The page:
THE mother of murder victim Moira Jones has told how the 10th anniversary of her daughter’s death has sharpened her family’s grief.
Businesswoman Moira, 40, was raped and murdered in May 2008 after being dragged into Queen’s Park, in Glasgow, yards from her home.
Her mum Bea Jones admits it has been a “very hard” year coping with the 10th anniversary of Moira’s death.
She said one positive had been the Scottish Government announcing in April the setting up of a homicide service to support families of murder victims, which the family had campaigned for.
But she added: “What should have been Moira’s 50th birthday happened that month and then there was the anniversary.
“It takes you back… the bits that we try to keep out of our heads are much harder to keep out of our heads.
“I don’t know whether retraumatisation is the right word, but I guess it is. If you are reliving the emotions that you lived at the time, it is very hard; not that you are ever free of them.”
She added: “Anniversaries are occasions for celebration, but the anniversary of a death can’t be.
“I knew at the beginning of the year it was going to be difficult, as people were already asking about it and what we would do to mark it.
“We did nothing to mark it – we just wanted to be by ourselves.”
In the wake of Moira’s death, her family set up a charity which helps those bereaved by the murder of a loved one.
Since 2014, it has held an annual 5k fun run to celebrate her life, which will take place in Queen’s Park on October 28.
Bea said: “Everything reported about us or The Moira Fund means more awareness of the fund, which is positive – but it doesn’t make it easy.”
Marek Harcar was jailed for life in 2009 for the rape and murder of Moira and ordered to serve a minimum of 25 years.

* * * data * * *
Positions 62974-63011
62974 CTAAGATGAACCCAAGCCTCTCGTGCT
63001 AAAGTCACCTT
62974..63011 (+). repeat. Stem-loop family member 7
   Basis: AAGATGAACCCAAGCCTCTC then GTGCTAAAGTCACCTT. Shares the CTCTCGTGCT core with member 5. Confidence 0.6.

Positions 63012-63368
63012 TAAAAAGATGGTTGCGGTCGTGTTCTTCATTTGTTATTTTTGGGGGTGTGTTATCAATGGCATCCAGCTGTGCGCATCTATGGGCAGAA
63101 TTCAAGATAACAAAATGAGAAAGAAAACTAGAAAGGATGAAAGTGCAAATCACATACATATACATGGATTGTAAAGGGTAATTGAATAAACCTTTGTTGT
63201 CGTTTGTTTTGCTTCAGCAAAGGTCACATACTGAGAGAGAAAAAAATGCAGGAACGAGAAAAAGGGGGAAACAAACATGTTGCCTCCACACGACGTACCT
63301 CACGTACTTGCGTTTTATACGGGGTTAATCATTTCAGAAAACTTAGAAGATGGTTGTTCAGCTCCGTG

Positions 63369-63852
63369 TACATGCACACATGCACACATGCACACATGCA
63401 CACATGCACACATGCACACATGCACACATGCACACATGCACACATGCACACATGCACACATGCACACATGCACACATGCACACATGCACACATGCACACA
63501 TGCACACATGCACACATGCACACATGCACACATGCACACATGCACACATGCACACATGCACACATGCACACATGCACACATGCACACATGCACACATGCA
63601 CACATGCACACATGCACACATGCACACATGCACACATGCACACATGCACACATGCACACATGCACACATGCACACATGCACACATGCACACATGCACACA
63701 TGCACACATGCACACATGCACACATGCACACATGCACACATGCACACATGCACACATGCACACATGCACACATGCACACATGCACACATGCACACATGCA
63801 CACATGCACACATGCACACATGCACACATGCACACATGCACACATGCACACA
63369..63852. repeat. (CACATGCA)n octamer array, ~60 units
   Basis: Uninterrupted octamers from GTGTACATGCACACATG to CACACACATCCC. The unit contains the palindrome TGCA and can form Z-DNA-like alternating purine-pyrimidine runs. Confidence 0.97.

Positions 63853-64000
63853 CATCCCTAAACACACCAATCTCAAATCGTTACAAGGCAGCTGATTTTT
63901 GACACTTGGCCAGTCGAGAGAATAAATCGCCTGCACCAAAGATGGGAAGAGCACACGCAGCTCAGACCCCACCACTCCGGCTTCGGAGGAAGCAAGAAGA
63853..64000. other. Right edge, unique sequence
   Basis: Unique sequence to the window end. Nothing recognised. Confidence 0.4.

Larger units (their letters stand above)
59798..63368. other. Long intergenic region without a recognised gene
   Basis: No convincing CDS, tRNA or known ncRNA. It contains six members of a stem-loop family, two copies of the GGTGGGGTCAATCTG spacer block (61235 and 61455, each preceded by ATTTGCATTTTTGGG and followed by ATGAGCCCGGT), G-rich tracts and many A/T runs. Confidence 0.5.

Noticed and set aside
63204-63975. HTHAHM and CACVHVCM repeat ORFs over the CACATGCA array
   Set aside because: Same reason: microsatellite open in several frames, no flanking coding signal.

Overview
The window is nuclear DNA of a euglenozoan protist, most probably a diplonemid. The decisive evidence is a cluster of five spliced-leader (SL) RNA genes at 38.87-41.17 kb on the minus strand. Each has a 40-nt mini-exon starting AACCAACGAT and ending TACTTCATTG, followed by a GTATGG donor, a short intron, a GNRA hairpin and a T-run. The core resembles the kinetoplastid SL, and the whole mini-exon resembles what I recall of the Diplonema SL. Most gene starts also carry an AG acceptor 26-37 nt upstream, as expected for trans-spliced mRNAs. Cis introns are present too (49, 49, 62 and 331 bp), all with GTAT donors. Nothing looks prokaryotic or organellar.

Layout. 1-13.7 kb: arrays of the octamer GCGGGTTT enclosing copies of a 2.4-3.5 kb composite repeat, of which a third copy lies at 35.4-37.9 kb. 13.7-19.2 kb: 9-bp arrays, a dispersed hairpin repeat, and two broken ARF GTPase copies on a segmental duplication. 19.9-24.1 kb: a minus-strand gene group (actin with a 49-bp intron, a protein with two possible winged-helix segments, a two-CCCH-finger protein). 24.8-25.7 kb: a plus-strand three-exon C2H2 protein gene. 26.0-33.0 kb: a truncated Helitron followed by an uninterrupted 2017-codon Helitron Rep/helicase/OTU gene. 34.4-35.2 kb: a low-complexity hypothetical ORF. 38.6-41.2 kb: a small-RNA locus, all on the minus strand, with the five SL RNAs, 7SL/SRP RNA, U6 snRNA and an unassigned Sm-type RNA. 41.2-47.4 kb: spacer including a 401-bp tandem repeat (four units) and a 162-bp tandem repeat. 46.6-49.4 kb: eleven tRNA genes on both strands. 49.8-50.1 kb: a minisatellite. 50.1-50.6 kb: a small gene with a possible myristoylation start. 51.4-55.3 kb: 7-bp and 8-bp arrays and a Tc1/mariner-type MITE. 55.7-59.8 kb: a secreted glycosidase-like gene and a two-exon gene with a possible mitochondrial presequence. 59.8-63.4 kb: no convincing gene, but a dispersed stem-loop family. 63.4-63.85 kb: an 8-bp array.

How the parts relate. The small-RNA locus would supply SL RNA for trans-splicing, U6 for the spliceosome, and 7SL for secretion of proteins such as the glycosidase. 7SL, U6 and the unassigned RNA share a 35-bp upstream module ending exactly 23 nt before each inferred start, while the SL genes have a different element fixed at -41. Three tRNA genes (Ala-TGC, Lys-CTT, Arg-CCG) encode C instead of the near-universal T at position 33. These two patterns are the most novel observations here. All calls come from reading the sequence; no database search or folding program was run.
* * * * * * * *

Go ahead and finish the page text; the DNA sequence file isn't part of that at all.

Earlier this year it emerged he had been returned to his native Slovakia after an agreement was reached between authorities.
Bea, who lives in Stafford and will participate in the run along with her husband Hu, said the annual run was a “comfort” to them and encouraged people to take part.
She said: “It is very hard to say what the run means to us, as it means a huge amount – it is the warmth of it and I find it very emotional.
“It is in the park where Moira was killed, but also the park which she loved and looked out at from her flat every day.
“As far as we are concerned it is in exactly the right place, and the fact that so many people from the local community come and give us their support means a lot.”
Bea revealed that the charity set up in her daughter’s name has now helped nearly 1,000 families bereaved by murder or manslaughter.
It provides grants to individuals who are referred by police or victim support agencies and also helps bereavement charities which provide services such as retreats or workshops with funding.
Bea said: “We have helped more than 950 families – if you multiply that by the average number in a family then that is thousands of individuals.
“It is families from Inverness to Exeter to Cornwall and every part of England, Scotland and Wales. We are very proud of that.
“We just had a thank you letter from a grandma whose daughter was murdered, so the gran is looking after her granddaughter and accommodating her.
“We gave a grant so she could buy her a new bed and bedding – that is just one example.”
She added: “People go into debt trying to get a deposit for a funeral, never mind pay for the whole thing.
“You would be surprised at how little is available to people through official sources.”